Dr. Kieran Murphy received the Leaders in Innovation Award from the Society of Interventional Radiology.
A chat with his mother-in-law and a walk with his dog gave this neuroradiologist the idea to use anti-oxidants to help lessen the dangerous after-effects from life-saving radiation
Surgery performed under X-ray guidance has transformed modern medicine, allowing for minimally-invasive operations (from neurosurgery to gastroenterology procedures), reduced pain and shorter recovery periods for patients. It also means lower costs to the health-care system. But X-rays also subject patients, and especially doctors, nurses and technologists, to ionizing radiation, causing molecular changes in the body's DNA that have been linked to elevated risks for cataracts and cancerous tumours.
"It's scary; we are exposed to vast amounts of radiation over a career," says Dr. Kieran Murphy, an interventional neuroradiologist at Toronto Western Hospital who uses imaging-guided technology to fix fractures, perform biopsies and kill tumours in the spine, for example.
Medical professionals such as Dr. Murphy can take precautions, including wearing lead shields and lead-lined glasses, and they sport badges that monitor their radiation dosage. But it's impossible to avoid some exposure, he says. "It's a risk we bear because of our vocational committment to patient care."
Disturbed by reports of injuries among his colleagues, Dr. Murphy found the answer to the problem in a chat he had with his mother-in-law seven years ago, as she prepared for breast cancer treatment. She showed him a list of things she'd been instructed not to take before radiation therapy because they could reduce its effectiveness.
Without [donors support for the PMCC Innovation Committee] we wouldn’t be at this stage; it was a very, very important step for us.”Dr. Kieran Murphy,
Interventional Neuroradiologist, Toronto Western Hospital
"They were all anti-oxidants," recalls Dr. Murphy, who, after viewing the list, then went on a walk with his dog Cora and met a fellow dog-owner who made anti-oxidants. They fell into conversation and were soon working together, making anti-oxidants that could be taken in advance of radiation exposure, in order to lessen DNA damage.
The result was an anti-oxidant cocktail developed in collaboration with researchers at Dalhousie University that includes quercetin, extracted from apple skins. The cocktail, which Dr. Murphy calls Coramed in honour of his dog's role in the discovery, is currently in clinical trials. After extensive research, the first clinical study was carried out using 10 patients undergoing diagnostic radiation and was funded by donors who supported the Peter Munk Cardiac Centre (PMCC) Innovation Committee.
"Without that, we wouldn't be at this stage; it was a very, very important step for us," says Dr. Murphy, noting that the trial showed the premedication treatment to be beneficial in reducing DNA breaks in the blood of patients exposed to diagnostic radiation.
The research is being closely watched by clinicians such as Dr. Lindsay Machan, an interventional radiologist at Vancouver Hospital who has experienced occupational radiation-induced cataracts and lost the sight in one eye as a result of cataract surgery. He says that the anti-oxidant premedication is an "exciting advance" in the effort to reduce the impact of radiation in imaging-guided surgery. "The data are impressive and encouraging."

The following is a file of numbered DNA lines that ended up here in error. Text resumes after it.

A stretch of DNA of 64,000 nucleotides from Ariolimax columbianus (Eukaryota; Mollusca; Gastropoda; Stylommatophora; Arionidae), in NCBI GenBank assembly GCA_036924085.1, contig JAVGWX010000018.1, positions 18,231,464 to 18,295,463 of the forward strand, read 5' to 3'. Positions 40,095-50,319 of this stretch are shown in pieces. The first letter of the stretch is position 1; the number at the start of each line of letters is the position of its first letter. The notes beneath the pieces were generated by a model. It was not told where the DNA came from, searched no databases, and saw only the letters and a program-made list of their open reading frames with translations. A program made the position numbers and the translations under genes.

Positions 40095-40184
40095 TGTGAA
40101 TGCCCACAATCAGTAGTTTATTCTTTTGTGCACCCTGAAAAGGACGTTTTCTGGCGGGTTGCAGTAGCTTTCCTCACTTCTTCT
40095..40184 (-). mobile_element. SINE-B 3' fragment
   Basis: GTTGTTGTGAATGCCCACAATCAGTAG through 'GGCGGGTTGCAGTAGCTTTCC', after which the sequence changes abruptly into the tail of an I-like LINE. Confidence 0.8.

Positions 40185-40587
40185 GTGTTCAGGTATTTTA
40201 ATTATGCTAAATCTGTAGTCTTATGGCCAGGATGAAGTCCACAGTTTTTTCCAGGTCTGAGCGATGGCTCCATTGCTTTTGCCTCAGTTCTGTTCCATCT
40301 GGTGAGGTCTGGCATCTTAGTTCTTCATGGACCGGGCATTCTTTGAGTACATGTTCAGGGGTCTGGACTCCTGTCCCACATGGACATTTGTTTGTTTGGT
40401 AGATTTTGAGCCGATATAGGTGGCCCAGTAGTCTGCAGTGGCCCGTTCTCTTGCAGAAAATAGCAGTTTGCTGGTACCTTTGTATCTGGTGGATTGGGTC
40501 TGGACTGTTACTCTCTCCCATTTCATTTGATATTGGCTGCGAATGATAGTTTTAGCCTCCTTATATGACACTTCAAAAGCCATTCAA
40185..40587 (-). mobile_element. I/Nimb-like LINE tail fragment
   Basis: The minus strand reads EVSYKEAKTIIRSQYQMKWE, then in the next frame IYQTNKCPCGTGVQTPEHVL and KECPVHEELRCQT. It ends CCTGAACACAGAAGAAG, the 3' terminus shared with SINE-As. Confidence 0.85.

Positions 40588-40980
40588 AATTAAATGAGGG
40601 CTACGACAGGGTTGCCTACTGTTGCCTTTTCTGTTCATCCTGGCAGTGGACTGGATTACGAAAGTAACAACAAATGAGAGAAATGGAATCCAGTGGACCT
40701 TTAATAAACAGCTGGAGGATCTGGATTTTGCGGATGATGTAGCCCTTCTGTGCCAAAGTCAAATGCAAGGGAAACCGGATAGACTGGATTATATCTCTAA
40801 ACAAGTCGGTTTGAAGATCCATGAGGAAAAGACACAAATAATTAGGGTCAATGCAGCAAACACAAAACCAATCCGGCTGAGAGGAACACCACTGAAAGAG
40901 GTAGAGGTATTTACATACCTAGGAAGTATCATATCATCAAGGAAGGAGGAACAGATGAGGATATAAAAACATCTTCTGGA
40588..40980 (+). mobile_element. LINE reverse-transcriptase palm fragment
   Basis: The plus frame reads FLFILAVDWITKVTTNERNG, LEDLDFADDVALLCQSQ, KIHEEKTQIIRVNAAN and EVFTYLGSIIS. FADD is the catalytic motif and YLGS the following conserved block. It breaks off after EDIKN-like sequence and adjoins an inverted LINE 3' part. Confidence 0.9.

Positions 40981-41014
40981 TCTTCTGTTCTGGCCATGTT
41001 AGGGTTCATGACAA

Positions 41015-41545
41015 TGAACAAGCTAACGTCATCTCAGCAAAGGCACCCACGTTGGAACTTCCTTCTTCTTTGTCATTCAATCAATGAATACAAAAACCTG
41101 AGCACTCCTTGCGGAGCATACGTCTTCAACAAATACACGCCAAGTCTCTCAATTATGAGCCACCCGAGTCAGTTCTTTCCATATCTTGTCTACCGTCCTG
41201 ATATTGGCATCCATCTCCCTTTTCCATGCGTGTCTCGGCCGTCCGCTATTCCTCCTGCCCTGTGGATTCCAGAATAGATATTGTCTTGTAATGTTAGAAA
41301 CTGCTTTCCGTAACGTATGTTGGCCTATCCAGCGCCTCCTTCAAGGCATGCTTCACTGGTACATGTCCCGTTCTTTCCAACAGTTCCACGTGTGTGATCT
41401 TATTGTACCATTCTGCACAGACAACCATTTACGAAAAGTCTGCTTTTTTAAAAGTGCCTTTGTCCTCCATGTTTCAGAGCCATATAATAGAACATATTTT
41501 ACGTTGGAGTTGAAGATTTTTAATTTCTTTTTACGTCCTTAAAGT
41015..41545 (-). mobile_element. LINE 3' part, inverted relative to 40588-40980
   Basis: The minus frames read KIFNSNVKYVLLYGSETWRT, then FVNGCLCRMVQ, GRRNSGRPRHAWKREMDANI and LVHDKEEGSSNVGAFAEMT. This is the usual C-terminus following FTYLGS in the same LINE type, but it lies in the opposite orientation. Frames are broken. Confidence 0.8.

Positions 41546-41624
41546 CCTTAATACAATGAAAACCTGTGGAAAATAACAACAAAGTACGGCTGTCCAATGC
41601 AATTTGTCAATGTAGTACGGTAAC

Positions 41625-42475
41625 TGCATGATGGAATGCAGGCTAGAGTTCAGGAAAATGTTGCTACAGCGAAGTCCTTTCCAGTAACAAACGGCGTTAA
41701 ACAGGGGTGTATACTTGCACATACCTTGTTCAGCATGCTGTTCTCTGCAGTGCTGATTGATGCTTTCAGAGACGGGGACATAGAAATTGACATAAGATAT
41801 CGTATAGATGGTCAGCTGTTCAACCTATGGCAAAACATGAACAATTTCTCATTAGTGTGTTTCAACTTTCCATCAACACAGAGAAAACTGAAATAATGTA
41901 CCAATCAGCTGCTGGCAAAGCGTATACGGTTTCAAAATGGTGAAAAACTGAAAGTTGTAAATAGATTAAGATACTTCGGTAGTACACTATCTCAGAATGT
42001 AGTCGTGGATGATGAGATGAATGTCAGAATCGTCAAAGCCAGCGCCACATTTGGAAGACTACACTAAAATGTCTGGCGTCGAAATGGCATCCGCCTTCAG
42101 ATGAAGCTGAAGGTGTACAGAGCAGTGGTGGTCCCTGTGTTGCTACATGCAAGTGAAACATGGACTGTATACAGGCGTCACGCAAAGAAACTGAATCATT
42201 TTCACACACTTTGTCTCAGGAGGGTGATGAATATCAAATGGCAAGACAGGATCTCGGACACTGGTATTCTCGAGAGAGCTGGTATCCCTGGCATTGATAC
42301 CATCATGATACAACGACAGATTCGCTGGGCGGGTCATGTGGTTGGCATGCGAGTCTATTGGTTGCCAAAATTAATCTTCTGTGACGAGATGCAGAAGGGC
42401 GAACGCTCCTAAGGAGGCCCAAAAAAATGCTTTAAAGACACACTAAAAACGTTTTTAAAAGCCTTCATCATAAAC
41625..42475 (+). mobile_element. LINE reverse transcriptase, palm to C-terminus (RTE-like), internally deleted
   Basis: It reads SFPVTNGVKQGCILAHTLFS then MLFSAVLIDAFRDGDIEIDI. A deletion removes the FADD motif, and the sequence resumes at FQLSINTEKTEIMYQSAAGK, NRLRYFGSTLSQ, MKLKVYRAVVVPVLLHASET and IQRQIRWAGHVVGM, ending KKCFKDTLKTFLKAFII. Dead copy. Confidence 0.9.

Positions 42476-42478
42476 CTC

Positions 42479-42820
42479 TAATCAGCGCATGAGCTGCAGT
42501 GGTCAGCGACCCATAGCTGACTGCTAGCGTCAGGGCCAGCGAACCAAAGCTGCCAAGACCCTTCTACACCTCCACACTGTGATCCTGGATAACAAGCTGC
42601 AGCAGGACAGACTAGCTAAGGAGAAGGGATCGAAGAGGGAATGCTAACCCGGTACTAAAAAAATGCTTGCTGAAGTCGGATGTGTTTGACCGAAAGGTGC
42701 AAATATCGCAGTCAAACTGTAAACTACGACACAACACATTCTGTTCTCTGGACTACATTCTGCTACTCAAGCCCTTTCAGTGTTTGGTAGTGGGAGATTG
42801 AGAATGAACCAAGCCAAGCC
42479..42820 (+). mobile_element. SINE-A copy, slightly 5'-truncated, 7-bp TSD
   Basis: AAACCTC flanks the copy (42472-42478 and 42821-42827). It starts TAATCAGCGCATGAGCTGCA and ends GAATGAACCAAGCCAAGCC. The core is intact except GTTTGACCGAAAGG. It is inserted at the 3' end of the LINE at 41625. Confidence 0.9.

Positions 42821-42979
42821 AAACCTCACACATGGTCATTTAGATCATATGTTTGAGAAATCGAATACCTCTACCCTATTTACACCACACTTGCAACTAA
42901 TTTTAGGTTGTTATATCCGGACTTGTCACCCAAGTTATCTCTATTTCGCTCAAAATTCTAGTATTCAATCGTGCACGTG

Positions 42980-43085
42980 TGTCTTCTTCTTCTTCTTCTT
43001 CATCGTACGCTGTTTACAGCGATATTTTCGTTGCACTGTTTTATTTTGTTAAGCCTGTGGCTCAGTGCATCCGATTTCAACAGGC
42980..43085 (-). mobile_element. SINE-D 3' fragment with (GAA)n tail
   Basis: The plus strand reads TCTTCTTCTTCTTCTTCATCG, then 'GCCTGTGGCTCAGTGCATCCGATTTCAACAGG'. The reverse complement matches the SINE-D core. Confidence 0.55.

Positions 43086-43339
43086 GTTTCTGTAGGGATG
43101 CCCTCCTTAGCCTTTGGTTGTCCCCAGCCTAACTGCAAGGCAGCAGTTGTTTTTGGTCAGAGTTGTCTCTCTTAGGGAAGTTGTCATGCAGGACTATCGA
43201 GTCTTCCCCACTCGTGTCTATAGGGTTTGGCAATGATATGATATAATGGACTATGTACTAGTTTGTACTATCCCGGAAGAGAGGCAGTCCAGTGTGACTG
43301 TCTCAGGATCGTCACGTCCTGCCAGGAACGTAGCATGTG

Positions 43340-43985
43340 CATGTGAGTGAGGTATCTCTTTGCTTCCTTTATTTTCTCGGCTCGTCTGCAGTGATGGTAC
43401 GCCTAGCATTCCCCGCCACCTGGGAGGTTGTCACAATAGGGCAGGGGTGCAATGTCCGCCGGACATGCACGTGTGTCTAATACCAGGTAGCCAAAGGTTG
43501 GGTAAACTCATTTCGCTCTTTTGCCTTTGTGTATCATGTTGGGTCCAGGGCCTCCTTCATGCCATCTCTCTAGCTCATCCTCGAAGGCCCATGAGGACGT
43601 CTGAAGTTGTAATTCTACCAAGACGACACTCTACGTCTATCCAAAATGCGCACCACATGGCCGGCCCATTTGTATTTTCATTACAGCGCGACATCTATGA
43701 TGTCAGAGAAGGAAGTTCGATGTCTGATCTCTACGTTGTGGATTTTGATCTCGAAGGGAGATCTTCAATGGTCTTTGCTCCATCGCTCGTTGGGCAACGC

Dr. Machan says that minimally-invasive procedures are "exploding" in fields such as cardiology, orthopaedics, vascular surgery and pain medicine. "The numbers are just increasing every year." Patients face little risk from their temporary radiation exposure and "enormous benefits," indeed a growing number of procedures can only be done by imaging-guided techniques, including delivering chemotherapy agents to parts of the liver.
Meanwhile, medical professionals performing procedures such as fluoroscopy and CT scans are exposed to continual low doses of radiation, yet don't see the danger, he comments. "No one has invented the perfect protection as yet – that's for sure."
The International Commission on Radiological Protection has suggested new exposure limits that are one-seventh of the previous average annual level. But Dr. Machan notes there is "tremendous individual variation in how people respond to radiation, and the idea of a threshold is somewhat arbitrary." His goals are to reduce the amount of radiation given off by imaging devices, improve radiation shielding and introduce innovative protective measures, such as Dr. Murphy's premedication treatment.
"It's one more step," he says. "There's no doubt in my mind that it will become a product."
The next study of Coramed will involve testing it on interventional radiologists, cardiologists and other medical professionals who work in a field of radiation, says Dr. Murphy. He expects one of the largest markets for the product to be airline crews, who are exposed to high levels of solar radiation from flying at high altitudes, especially on polar routes.
His research has been recognized by the Society of Interventional Radiology, which gave him its Leaders in Innovation Award in 2015. Murphy has also filed 64 patents on new medical devices and started six companies. He's grateful to be able to devote two days each week to research, and to be part of a "vibrant, intellectually active and questioning" community at the PMCC.
"We're not just here to do a job, but to change how the job is done," says Dr. Murphy, who hopes the premedication anti-oxidant will be on the market within about a year.